Mark says that “everything is everywhere. Forever.”  Technically that’s true, or at least until databases are purged, servers are cleared, links become old and broken, etc.  But the one consolation, if there is one, is that people’s attention spans shrink more every day.    The hot “bad publicity” of today can be overcome and replaced by something even more scandalous tomorrow. 

So yes, there is definitely such a thing as bad publicity.  And “abused publicity” as Mark puts it.   And in the Internet age, everything is laid bare for everyone to scrutinize and discuss.  The trick, for filmmakers, is to use this knowledge to advantage. 


Madeleine McCann’s case nixes a film’s debut – a case of avoiding bad publicity?

September 15, 2007

Art imitating life happens fairly often. On occasion, art will, inadvertently, imitate current events just a little too closely.  If those current events are negative, highly visible and the public’s reaction is emotionally charged, the result is sometimes poor timing to display the art.  

10m.jpgThat’s exactly what has happened to Miramax’s Gone Baby Gone. According to this Sky News article the film’s UK debut has been delayed because the story resembles the case of the missing McCann girl much too closely for anyone’s comfort.

Some may argue the case’s worldwide publicity in the news could be a bonanza for the film, and the studio should strike while the iron is hot and put it in theaters now.  I could only imagine the controversy and backlash that would create.  I think Miramax made the right decision. Call it sensitivity, call it savvy business sense.   As Michael pointed out in his recent post, there is such a thing as bad publicity, and it should be avoided, even if its cause is external and through no fault of those associated with the film.


Oh yes there is…

September 10, 2007

 from Guest Author Michael Klastorin

They are guilty pleasures to be sure. The People magazines, the National Enquirers, the TMZs…and as the antics of the various celebs are discussed, analyzed, whispered about and snickered at, no matter how atrocious the behavior of the personality in question (and you know who they are. I don’t need to name names. you’ve seen the trainwrecks), someone will invariably offer what they think to be a deep and knowledgeable insight…

You’ve heard it time and time again. You may have even said it yourself at some point. Which one is it, you ask? It’s the one that goes a little something like this:

“There’s no such thing as bad publicity.”

I disagree. Vehemently. I believe that little gem was first uttered by the publicist of actor John Wilkes Booth, who, after a really bad performance, called said publicist upon seeing himself on the front page of the Washington Tattler. “No….John..baby…honest…everyone is talking about you. Really, up until, well, you know…Mrs. Lincoln was enjoying the show. No, not everyone is crazy about the way it turned out, but trust me, there is no such thing as bad publicity.”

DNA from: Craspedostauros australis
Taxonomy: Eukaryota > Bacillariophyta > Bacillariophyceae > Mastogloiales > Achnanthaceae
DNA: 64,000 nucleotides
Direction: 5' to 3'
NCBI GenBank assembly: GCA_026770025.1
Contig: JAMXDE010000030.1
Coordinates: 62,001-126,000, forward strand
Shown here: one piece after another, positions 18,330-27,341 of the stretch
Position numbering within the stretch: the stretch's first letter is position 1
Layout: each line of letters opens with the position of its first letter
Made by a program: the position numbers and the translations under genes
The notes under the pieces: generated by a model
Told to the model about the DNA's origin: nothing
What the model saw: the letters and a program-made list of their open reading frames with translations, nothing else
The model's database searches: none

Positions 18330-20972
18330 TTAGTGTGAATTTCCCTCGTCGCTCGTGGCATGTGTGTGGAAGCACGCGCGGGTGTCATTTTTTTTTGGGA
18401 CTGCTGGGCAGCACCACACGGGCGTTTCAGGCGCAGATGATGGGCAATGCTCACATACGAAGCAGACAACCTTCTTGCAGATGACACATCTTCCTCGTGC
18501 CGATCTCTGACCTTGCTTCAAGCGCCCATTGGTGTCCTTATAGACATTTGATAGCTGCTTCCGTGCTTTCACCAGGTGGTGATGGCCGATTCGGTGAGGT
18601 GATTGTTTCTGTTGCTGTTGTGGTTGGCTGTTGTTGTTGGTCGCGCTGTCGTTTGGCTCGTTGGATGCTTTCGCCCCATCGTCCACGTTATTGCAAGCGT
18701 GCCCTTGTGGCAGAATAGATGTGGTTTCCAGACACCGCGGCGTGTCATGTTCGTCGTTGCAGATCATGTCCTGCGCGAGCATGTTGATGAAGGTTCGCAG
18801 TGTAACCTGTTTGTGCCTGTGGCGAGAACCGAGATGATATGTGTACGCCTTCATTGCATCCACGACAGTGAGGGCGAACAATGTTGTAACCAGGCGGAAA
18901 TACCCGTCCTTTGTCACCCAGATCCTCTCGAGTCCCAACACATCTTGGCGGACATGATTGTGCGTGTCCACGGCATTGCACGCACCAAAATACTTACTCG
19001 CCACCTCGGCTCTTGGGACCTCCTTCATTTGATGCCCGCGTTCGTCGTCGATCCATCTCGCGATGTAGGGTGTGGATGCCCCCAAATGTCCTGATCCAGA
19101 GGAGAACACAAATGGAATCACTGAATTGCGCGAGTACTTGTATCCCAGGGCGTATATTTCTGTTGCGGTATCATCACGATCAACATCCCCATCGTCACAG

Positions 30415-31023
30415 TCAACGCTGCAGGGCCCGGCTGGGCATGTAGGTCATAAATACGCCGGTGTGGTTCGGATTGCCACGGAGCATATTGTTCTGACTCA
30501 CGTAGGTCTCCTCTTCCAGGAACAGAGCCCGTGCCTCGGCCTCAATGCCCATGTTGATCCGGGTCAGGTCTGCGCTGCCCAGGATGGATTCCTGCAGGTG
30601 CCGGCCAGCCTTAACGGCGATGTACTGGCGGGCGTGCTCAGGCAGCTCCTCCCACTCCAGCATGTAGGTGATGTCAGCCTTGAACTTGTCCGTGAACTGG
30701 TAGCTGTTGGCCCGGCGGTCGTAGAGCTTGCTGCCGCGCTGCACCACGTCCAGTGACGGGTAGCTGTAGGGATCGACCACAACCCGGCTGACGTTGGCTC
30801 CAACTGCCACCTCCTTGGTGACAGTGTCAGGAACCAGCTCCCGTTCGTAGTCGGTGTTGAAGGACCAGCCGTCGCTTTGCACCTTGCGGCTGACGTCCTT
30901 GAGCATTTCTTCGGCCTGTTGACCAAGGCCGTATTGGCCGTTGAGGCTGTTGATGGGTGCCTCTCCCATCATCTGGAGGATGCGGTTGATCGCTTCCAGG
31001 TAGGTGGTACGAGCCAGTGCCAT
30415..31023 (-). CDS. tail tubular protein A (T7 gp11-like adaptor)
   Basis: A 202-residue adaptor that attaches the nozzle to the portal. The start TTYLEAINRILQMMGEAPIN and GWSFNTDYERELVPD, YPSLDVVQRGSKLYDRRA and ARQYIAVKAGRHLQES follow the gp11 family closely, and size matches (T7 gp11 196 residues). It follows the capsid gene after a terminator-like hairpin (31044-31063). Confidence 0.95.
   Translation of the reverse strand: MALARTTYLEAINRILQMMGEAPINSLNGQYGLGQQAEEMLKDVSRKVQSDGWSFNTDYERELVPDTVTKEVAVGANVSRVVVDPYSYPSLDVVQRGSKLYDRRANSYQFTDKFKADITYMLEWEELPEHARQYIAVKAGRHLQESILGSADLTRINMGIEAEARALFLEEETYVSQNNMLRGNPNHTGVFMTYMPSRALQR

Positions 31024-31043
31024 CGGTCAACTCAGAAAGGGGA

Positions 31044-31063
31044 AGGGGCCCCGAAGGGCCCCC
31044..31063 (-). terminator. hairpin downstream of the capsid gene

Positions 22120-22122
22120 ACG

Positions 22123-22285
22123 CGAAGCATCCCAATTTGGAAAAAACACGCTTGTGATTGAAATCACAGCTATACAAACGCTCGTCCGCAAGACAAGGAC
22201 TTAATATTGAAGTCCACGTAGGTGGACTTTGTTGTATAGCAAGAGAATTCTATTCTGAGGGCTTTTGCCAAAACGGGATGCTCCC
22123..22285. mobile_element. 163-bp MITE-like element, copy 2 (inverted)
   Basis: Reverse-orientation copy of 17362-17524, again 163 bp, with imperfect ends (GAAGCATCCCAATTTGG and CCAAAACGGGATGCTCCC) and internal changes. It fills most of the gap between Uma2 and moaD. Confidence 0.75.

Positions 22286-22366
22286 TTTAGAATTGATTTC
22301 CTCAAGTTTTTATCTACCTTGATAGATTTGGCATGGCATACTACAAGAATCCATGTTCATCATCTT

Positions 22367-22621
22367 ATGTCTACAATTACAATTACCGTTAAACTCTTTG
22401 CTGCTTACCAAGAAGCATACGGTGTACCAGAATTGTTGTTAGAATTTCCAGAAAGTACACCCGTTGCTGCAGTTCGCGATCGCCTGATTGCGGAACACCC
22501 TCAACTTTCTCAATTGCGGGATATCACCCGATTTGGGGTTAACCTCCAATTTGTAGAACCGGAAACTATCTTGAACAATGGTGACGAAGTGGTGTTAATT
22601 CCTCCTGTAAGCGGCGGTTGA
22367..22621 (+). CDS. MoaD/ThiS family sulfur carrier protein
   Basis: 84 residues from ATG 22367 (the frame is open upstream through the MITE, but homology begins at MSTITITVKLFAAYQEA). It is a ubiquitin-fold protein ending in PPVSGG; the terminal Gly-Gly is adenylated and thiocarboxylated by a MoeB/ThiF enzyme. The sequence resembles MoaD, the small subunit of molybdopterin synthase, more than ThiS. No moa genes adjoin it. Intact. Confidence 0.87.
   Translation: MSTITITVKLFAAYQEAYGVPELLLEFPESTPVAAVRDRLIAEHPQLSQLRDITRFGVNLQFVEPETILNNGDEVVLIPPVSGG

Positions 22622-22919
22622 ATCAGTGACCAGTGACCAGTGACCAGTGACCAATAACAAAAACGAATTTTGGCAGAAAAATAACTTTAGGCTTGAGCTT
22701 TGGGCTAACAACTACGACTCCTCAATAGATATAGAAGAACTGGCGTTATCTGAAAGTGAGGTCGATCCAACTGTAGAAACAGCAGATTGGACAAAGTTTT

Or something to that effect.

While the strictest definition of publicity is the notice or attention given to someone or something by the media, most of us who make our living seeking it, try to make it a point of attracting the positive kind. If we’re talking about a film, a publicity campaign is designed to entice people into paying to see it. If an actor/filmmaker hires a publicist, it’s with the intent of that publicist using their skills to get the public interested in that person, and thereby making them a more sought-after commodity. Simple concept? Of course. But if we’re hired to generate good publicity, that means another kind exists. Bad Publicity.

In the “golden age” of film, studio heads paid thousands upon thousands of dollars to cover up the indiscretions of the stars of the day. As technology has developed and more and more outlets compete for airtime, headlines, whatever, it’s become increasingly more difficult for a person in the public eye to remain under the radar. Whatever the reason is for their headline grabbing behavior, that’s their business. But I guarantee none of them are taking the ‘no such thing as bad publicity’ partyline.

Some have been able to rebound from seeming career suicide, but many (and that’s the reason you can’t think of them) have not, and there are some heading down that path as we speak.
I realize that my thoughts are anything but earth shattering, but it’s always made me bristle when I hear someone utter that phrase. Since I have this forum, it seemed like a good place for me to vent. So there it is.

Bad publicity exists.

And it kills.

Careers.